The music

I don’t know when I fell out of love with music. It must’ve happened gradually over a number of years, perhaps a full decade. One day I simply realized that music was no longer the very important part of my life it had been. During the teenage years, and I think for most of my twenties, music was a vital and natural part of my everyday life. But no more.

The realization wasn’t a happy one. Way back, I think I had the idea that I wouldn’t lose music just because I was becoming a grown-up, that I wouldn’t fossilize into one of them. So when I realized that things had changed – or even worse, that I had changed – it saddened me. A tangible sense of loss remains, and perhaps a hint of regret too. This is not what I wanted.

We humans only have a handful of things that make us more than automatons. Forget free will – being human is about our desire to play, our capacity to love, and our appreciation for art. Losing the art of music, then, is a big deal.

Music used to be a powerful tool for me, as I’m sure it is for many others. I could use it to strengthen or even change my state of mind, my mood. It helped me make sense of my emotions, focus them and give them a direction. It brought color to grey days. Gave a beautiful edge to the ugly. It used to be my companion.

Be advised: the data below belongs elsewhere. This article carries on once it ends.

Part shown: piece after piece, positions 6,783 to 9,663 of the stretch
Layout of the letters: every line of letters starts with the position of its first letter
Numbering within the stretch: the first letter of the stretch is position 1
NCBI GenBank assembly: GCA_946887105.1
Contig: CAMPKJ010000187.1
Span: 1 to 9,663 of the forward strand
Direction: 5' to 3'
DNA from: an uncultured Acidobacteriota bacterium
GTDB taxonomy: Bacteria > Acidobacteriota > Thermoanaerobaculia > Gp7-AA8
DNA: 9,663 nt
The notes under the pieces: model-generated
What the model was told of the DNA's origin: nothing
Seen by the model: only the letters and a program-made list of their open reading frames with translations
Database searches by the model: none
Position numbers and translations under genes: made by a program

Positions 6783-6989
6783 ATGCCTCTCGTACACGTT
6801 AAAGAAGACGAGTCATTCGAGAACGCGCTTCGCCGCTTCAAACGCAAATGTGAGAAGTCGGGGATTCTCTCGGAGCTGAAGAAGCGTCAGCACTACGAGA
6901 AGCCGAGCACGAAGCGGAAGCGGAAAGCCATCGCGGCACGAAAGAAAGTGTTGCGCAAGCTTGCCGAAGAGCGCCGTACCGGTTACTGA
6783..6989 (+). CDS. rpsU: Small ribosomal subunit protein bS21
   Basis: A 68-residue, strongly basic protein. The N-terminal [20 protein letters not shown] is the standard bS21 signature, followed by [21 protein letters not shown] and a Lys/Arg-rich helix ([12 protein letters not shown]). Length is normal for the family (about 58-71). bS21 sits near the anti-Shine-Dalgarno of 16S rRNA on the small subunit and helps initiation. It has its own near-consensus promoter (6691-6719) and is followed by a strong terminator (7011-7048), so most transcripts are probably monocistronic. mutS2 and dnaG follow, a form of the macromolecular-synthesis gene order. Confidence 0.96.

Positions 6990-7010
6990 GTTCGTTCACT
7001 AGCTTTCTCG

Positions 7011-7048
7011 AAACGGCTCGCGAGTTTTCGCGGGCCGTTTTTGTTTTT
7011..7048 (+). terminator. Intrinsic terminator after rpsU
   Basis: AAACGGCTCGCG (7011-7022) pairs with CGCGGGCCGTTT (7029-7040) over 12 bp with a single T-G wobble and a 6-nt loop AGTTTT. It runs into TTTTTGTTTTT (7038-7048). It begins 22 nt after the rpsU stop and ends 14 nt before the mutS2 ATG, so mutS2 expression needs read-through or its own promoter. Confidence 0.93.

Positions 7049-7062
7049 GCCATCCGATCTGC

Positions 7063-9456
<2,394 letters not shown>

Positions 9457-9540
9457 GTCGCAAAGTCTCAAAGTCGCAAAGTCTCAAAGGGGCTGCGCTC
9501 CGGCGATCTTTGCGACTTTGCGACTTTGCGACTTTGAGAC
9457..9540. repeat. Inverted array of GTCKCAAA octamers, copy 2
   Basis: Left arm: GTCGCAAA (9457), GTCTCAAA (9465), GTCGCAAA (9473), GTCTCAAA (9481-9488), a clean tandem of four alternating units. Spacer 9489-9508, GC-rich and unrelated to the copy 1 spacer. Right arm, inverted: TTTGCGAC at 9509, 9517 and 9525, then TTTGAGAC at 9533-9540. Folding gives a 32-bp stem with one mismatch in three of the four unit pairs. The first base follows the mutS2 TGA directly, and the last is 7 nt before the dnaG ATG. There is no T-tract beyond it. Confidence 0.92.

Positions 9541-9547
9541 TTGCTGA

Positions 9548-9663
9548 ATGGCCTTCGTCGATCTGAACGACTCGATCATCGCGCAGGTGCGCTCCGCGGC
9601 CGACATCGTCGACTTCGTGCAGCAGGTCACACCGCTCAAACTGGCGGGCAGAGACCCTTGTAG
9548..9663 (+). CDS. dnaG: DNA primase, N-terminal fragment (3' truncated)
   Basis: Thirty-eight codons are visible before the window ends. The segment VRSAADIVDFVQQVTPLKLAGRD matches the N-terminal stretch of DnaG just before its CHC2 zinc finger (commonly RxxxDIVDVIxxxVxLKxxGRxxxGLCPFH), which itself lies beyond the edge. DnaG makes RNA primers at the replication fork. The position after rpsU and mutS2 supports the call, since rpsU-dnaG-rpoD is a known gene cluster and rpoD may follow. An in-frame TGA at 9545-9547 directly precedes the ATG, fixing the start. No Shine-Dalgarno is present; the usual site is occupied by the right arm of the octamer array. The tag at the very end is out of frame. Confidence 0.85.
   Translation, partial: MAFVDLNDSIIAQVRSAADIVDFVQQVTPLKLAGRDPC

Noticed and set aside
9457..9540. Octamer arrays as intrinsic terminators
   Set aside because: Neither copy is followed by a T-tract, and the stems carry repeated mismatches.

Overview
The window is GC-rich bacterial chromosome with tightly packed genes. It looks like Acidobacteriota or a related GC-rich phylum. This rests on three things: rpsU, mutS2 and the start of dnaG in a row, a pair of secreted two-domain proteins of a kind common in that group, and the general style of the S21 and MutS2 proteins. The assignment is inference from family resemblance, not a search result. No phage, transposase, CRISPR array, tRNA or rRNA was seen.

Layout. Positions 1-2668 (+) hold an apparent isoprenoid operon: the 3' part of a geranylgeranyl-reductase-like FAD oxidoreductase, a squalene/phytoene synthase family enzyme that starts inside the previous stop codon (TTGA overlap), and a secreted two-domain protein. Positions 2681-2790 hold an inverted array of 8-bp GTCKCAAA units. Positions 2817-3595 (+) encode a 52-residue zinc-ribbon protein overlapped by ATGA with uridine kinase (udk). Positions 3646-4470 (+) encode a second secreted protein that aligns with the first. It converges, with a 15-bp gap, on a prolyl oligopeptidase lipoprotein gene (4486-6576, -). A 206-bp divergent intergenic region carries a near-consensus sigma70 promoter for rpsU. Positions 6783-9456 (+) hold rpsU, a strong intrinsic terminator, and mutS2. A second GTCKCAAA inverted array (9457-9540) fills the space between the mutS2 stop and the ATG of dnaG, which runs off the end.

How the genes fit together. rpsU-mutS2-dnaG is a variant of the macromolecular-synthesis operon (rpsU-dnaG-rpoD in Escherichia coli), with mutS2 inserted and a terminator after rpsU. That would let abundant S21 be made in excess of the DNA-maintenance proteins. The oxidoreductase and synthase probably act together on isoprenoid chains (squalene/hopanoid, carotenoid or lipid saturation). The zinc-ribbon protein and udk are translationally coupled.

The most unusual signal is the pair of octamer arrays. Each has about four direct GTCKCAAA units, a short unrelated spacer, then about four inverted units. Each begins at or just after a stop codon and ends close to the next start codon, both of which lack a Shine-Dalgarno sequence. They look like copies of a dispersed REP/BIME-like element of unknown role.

Perhaps we didn’t fall out of love at all. Perhaps we simply grew apart. Perhaps I just forgot, too busy being an adult. Because when I do listen to music I love, and I have the stillness to take it in, it’s just as powerful an experience as it ever was. It’s a wild, raw force raining through me. I’ve sat here tonight, alone in the apartment with headphones on, and listened. The sounds fill my mind and body with joy, energy, melancholy, just like they used to. Good, cathartic emotions. And I feel kind of stupid for not having given music the time and space it requires. Because, I realize now, I need it.

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